For the first time in four years there isn’t a new Walking Dead Governor novel this October. Starting in The Walking Dead: Rise of the Governor in 2011 followed by The Walking Dead: The Road to Woodbury in 2012, Robert Kirkman the creator of the Walking Dead has been showering fans of the comics and AMC series with a new novel each October. The controversial decision to split the final book in the trilogy into two (2013 and early 2014) caused quite a bit of negative feedback. Now that we have the whole series complete it’s time to dig deeper into a “trilogy” that had all the makings of a fan favorite.
In parts 1 and 2 we find Lily Caul struggling to find her place in the world and with the Governor after her failed attempt to depose him in book 2. What she comes to believe is that a person like the Governor is necessary in this new harsh world. So when outsiders threaten she takes up for Woodbury and the Governor and takes the battle to Rick and the other attackers at the prison. But, and this isn’t much of a spoiler but consider yourself warned in case, things don’t go that way when Lily becomes pregnant and starts to think of the world she wants for her baby rather than simply surviving. When the time comes to take the fight to the prison there comes a moment where she has to decide if she truly wants to continue to follow the Governor or if there is a better way.
This series is set in the world of the Walking Dead comic book rather than the AMC series. That’s an important distinction for followers and potential readers as the timelines of each of distinctive and very large plot differences exist. What I found though was that this was not well fit in the comic series and instead formed a new third world. Starting in books 3 and 4, the Fall, where we finally see the interaction between the Governor and our heroes from the comic (Rick, Michonne, and so on) we see even more large differences in continuity. How Rick et al. escape, what happens next, what happens with Michonne and her revenge, the battle at the prison, how it ends, and even how the Governor dies are all different than the comic. While the main plot points that I just wrote exist in both, how they are carried out changes. Without spoiling too much one would only need to look at how Penny is treated in the comics verses these novels, including her second death, to see what I mean. Readers of both will immediately find themselves set aback, saying, “Wait, what?” It’s almost like Kirkman wanted to re-write some of the comic from so many years ago and did so in the novels.
The writing seems weaker than in the first two books as well, although all three seem to be cut from the same cloth when it comes to filling in details. I’m not sure which writer fleshed the details out with overused unusual descriptive phrases but they bug after a while. How many times have we heard about something in the “middle distance?” Or someone “masticating?” Everyone wears “Chambray” clothes. Fences are always “cyclone” fencing. Guns are “Bushmasters.” And describing the massive amounts of killing and gore can be hard but it seemed like every time it was some variation of “blood mist,” “blood splatter,” “blood spout,” or “blood spray” and then substitute “red” or “pink” with the same for “pink mist” and “red splatter” just to change things up. There are even “purple mists” every so often as even the author must have realized the overuse of the colors. Then substitute “brain” or “skull” or “spinal fluid” for a color and you have a whole new set of visuals.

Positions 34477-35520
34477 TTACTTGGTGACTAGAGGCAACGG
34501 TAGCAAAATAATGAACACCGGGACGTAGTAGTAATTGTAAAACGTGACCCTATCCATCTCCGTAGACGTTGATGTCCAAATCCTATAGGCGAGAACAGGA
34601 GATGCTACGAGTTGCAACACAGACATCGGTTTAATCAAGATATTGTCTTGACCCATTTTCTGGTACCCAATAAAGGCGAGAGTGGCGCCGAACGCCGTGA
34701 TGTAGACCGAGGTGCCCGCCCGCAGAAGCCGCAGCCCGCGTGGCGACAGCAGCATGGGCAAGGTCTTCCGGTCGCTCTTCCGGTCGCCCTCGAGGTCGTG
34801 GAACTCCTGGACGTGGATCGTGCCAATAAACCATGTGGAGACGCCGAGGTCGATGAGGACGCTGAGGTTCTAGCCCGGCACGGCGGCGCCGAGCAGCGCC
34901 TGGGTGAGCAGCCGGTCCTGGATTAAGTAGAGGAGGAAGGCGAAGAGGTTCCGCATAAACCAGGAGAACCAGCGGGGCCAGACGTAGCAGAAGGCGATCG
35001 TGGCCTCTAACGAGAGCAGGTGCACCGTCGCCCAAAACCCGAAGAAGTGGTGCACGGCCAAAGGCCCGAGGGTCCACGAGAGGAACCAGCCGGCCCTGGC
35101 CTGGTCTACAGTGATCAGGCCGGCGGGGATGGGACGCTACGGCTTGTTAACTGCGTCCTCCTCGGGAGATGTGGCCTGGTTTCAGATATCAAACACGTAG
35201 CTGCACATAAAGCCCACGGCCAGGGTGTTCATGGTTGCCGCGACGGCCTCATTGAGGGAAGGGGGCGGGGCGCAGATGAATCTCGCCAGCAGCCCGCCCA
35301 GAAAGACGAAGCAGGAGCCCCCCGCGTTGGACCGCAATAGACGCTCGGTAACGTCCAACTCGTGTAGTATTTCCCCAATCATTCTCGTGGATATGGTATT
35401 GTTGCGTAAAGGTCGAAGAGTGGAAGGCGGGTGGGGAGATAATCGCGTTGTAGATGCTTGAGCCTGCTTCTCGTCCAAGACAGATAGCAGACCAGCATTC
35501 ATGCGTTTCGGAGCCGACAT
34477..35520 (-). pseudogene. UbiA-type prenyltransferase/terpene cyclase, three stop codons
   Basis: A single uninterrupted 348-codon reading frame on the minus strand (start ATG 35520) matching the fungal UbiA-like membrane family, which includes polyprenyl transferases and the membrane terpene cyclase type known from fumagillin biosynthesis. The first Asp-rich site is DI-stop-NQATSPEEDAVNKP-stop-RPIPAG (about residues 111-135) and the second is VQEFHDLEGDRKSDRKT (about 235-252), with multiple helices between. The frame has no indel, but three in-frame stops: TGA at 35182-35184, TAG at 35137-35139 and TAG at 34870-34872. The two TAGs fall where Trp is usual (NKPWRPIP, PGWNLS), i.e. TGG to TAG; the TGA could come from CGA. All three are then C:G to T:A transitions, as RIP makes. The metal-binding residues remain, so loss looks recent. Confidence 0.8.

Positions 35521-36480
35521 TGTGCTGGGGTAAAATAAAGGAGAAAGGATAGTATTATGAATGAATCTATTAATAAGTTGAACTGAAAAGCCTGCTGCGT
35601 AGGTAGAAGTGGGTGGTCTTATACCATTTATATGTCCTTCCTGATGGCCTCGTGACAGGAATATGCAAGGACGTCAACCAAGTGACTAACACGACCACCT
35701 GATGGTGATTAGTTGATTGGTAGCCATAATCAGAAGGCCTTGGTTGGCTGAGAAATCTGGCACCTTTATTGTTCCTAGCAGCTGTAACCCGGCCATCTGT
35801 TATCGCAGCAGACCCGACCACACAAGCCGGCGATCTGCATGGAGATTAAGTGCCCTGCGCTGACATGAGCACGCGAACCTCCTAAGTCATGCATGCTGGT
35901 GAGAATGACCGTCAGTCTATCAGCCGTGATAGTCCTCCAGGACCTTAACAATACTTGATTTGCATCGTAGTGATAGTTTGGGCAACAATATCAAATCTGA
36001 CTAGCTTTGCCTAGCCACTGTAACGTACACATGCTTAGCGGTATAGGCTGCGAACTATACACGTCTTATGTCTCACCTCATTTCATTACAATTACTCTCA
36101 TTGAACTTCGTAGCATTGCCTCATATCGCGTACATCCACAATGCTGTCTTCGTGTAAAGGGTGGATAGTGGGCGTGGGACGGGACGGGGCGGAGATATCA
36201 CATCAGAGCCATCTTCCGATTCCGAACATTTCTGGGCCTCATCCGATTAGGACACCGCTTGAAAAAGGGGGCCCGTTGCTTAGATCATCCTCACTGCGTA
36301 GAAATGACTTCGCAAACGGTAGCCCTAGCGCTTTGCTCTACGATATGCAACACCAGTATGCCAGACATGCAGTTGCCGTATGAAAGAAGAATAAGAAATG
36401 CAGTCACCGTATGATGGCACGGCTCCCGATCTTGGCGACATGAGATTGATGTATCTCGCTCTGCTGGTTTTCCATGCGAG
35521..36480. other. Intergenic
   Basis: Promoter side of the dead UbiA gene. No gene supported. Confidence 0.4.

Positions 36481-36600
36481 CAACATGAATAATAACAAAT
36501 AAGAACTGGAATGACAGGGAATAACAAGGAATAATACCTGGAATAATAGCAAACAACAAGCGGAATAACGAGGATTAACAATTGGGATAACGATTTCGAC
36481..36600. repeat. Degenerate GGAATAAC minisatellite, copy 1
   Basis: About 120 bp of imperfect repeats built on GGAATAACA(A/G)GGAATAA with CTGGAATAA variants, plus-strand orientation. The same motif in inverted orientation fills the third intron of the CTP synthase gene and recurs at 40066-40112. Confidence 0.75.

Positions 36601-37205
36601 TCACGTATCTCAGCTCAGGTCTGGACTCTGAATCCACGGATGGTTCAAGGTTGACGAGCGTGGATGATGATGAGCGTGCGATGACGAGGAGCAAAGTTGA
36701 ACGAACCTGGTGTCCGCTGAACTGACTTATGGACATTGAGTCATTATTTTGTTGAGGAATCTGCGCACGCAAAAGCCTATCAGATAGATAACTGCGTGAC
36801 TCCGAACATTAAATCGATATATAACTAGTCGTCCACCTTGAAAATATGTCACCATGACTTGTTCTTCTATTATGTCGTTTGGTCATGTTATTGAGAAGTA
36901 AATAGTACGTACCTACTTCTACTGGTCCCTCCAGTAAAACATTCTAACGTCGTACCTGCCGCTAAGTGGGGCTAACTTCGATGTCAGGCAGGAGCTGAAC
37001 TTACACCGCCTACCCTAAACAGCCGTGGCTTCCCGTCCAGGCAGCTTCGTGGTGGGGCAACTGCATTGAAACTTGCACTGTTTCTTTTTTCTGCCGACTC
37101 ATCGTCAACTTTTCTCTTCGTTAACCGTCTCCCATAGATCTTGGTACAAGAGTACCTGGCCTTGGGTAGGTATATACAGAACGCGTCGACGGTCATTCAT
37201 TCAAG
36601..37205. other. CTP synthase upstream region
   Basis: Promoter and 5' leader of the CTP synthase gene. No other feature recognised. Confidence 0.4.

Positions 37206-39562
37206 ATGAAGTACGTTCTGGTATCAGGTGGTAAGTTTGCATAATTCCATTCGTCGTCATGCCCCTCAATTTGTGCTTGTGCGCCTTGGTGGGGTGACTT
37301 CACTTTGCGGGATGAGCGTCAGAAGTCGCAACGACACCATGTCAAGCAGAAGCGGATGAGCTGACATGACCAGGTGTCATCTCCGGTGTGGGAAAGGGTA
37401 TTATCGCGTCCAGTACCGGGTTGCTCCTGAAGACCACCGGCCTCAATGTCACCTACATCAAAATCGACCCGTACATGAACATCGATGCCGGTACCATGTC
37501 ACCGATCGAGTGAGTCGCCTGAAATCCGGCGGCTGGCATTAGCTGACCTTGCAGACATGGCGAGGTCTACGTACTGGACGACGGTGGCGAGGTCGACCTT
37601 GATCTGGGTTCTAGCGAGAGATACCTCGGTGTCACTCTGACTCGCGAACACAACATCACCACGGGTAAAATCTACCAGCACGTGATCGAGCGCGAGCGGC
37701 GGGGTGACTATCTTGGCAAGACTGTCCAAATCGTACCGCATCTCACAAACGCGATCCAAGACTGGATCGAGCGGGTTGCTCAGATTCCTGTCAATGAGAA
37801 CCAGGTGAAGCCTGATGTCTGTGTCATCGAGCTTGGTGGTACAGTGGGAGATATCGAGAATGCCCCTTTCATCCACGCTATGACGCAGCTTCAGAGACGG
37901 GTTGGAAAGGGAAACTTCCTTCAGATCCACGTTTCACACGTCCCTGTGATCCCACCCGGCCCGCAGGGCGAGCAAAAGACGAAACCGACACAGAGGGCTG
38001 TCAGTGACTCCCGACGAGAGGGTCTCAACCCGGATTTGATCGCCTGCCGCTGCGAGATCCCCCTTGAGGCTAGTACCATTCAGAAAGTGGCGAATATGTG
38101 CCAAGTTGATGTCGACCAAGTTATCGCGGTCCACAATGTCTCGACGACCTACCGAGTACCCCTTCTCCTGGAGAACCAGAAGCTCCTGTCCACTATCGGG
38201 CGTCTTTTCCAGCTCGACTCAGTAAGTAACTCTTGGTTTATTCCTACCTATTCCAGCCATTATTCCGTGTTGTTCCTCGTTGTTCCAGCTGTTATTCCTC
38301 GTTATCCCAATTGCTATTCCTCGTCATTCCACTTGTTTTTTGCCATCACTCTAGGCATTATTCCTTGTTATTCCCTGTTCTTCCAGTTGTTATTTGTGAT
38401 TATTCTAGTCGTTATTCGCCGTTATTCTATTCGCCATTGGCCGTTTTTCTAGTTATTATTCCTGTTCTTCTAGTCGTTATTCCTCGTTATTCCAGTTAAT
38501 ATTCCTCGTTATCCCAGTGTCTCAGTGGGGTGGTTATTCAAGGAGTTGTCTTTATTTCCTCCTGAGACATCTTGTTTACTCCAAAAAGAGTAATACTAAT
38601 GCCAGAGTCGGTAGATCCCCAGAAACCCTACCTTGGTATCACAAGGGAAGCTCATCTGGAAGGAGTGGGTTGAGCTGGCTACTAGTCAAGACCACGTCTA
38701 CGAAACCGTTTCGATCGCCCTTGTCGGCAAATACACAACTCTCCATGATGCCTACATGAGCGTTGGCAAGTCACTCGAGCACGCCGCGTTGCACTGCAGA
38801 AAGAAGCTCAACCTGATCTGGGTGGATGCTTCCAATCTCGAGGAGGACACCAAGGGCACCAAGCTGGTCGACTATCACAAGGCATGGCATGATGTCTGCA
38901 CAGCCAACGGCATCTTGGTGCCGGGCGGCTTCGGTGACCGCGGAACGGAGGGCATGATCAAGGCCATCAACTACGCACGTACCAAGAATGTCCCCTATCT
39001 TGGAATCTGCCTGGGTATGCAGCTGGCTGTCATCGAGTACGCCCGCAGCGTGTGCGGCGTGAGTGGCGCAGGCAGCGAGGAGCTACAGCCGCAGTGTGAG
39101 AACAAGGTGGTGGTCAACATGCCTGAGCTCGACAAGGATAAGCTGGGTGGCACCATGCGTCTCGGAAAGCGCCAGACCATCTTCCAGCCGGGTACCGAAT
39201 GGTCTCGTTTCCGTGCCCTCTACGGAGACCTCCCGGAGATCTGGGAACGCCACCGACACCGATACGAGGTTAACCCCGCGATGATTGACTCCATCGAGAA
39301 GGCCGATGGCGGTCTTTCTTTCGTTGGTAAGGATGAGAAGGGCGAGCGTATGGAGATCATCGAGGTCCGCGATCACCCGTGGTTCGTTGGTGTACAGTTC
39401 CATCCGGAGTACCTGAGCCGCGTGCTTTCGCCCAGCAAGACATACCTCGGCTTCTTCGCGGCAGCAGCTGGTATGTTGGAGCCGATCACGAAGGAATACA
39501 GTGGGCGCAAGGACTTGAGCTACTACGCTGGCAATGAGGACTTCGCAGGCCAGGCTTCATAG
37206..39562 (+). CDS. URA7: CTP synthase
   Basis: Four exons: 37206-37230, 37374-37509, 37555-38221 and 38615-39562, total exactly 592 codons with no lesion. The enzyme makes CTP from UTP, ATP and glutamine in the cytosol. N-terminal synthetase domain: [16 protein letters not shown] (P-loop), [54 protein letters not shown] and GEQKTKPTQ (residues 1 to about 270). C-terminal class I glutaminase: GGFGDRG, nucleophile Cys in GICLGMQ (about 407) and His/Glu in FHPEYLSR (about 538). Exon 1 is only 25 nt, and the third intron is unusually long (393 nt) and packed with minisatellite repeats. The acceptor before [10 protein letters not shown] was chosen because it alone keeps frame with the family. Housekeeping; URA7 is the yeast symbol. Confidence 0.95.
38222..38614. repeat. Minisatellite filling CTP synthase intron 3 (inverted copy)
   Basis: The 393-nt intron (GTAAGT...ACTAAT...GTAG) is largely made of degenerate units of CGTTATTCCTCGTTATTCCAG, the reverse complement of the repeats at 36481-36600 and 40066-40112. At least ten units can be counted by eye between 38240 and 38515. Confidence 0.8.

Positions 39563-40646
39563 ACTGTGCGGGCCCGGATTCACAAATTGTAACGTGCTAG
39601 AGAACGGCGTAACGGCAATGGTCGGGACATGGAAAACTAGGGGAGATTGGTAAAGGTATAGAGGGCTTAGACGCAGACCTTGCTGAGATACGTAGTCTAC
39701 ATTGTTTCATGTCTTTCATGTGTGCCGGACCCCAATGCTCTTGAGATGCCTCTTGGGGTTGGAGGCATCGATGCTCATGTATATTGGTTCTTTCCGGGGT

If you take this series as it’s own story and don’t try to fit it into the continuity of the comics you’ll likely enjoy these books as standard zombie fare. If you are looking for more backstory on the comics then I recommend you stop after the first novel, which brilliantly worked through the rise of Philip Blake. The second novel takes a detour with Lily Caul, which is interesting as well, but not necessarily what we may have expected from the series on the Governor.
In my opinion, the series should have ended with Rick and the Governor shaking hands. It would have naturally led directly to the comics and it wouldn’t have had to rehash old battles that we’ve now read, watched and read again – all differently. It would also have naturally fit into the continuity without changing a story that readers love.
But no matter what I say here and however many reviewers bring up the weak writing, the poor decision to split the novels or the discontinuity fans are gonna read these novels. And for the most part fans are going to enjoy them. After all I said above the fact is that I still enjoyed these books myself and if Kirkman and Bonansinga wrote more I’d read more.
A note about the readers: Fred Berman does a great job once again of working through the anger and violence of the Walking Dead books. After four books his voice to me is not synonymous with the Governor’s. He does a good job working with different characters and you can hear and feel the differences.
@ashertopia is the Managing Editor of BookGateway.com. He is an avid reader and a lifetime learner. His favorite genres include science fiction, fantasy, as well as theology and Christian living. His personal blog is AshertopiA – a land flowing with milk and honey… and a lot of sticky people.
This book was provided by the publisher as a review copy.